The re-creation of Paris from a medieval urban maze to the city of lights and boulevards comes to life in Mary McAuliffe’s historical exposé Paris, City of Dreams.
When Louis-Napoleon, nephew of Napoleon Bonaparte, took power in France and declared himself Emperor Napoleon III in 1852, he hoped to realize the dream that he had harbored for decades: of rebuilding Paris, transforming the cramped, unsanitary city of popular uprisings and barricades into a city of light, with magnificent buildings and boulevards perfect for armies on the march. To make all of this happen, he needed to find a man to carry out his vision, and he chose Georges-Eugéne Hausmann.
Paris’s transformation is chronicled in meticulous detail. Accounts of Hausmann’s relentless remodeling of neighborhoods are interwoven with the life stories of individual Parisians of renown, including Victor Hugo, Sara Bernhard, and Emile Zola.
The upheaval that Paris experienced in the period was immense. Not only did Hausmann rebuild the city, but Emperor Napoleon III was a despot who brought France to its knees with a war against Prussia and a failed invasion of Mexico. The relation of such tumultuous events is detached in tone; there is simply too much detail to take in.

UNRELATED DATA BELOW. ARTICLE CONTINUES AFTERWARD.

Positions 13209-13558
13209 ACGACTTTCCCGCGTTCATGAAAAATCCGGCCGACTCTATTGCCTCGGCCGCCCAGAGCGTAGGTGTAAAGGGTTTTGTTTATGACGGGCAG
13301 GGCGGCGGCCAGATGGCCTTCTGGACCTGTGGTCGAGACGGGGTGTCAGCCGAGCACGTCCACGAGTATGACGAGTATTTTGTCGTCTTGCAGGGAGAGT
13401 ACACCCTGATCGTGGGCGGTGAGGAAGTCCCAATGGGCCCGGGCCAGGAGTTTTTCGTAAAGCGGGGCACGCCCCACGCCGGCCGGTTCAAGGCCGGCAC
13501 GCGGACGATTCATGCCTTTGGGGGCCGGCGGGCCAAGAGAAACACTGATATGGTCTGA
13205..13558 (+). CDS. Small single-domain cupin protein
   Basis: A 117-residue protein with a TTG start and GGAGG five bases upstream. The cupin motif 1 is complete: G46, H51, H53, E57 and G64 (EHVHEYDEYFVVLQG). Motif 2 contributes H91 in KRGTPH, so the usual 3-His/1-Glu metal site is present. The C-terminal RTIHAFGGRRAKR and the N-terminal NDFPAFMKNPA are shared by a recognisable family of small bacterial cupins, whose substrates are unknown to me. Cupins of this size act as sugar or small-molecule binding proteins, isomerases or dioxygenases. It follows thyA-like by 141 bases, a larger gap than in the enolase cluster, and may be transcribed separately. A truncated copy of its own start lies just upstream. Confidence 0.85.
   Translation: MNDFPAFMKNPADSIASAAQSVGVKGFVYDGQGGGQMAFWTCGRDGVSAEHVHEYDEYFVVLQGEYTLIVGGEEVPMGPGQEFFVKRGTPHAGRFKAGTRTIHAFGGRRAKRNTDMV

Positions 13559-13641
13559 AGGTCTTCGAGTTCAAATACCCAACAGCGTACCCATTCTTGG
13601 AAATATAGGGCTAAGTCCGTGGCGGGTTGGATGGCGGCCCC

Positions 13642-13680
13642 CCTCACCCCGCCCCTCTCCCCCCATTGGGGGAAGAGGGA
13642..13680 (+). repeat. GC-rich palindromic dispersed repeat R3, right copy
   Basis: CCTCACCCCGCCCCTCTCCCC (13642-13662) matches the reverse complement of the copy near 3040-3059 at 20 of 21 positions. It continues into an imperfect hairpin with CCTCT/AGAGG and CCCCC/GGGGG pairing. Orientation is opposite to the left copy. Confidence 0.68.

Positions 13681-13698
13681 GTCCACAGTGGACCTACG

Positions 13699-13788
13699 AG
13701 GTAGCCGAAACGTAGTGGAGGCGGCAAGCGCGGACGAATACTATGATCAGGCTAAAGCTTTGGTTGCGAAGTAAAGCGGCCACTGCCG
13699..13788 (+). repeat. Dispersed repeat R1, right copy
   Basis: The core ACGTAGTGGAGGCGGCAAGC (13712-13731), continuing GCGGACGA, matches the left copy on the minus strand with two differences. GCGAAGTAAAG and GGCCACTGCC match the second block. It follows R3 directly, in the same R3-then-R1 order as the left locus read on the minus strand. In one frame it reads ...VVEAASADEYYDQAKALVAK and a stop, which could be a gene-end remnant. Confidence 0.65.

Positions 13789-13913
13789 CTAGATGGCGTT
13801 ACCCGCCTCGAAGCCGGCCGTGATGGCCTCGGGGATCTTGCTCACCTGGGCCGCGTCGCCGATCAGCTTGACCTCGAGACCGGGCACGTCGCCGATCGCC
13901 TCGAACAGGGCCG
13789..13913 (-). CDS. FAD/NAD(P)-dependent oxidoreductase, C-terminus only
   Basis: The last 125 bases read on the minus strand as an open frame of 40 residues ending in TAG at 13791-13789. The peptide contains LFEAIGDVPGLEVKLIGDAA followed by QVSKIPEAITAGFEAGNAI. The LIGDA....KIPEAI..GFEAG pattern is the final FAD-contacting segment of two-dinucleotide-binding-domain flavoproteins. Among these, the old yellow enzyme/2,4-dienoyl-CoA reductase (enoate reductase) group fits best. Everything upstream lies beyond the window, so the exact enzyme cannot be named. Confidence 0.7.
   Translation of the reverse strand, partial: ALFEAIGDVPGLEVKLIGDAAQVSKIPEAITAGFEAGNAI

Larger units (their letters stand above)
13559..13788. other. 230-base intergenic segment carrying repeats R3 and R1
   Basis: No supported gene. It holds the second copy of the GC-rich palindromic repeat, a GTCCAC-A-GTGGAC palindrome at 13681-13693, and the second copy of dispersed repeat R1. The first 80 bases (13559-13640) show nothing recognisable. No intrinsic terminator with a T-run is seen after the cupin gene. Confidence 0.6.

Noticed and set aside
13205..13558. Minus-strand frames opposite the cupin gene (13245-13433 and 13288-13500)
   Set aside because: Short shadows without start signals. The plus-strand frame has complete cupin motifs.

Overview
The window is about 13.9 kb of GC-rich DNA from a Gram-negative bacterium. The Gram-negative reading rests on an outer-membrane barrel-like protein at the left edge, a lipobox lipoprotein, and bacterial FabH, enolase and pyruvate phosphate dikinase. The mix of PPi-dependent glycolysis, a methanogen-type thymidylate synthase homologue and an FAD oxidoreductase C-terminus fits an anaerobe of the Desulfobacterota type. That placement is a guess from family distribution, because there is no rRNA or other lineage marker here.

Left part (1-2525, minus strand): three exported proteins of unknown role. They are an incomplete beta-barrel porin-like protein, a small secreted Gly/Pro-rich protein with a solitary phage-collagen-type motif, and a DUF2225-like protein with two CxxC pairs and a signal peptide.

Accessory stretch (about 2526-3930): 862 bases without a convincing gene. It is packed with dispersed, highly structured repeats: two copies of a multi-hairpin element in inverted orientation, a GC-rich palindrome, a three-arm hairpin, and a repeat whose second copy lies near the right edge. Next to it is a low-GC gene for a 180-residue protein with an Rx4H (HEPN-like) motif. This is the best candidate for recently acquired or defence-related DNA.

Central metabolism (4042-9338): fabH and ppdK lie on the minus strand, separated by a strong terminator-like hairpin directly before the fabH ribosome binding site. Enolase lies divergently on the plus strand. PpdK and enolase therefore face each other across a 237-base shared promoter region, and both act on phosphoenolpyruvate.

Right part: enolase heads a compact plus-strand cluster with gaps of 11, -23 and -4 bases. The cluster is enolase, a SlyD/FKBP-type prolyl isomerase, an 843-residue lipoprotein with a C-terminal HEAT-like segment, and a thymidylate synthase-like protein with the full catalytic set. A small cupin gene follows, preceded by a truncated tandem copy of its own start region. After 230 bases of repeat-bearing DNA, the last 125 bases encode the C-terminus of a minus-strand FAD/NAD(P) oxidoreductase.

The elite Parisians whose lives are chronicled become difficult to tell apart or sympathize with, while everyday Parisians—whose homes crumbled into dust, who had their livelihoods upended, and who lost their lives on the barricades to the causes of democracy and liberty—are absent. Among the many wonderful photographs and illustrations, only one shows a Paris neighborhood before Hausmann remade it.
Paris, City of Dreams is an enlightening and overwhelming story of a tumultuous and transformative Parisian period.
Erika Harlitz Kern
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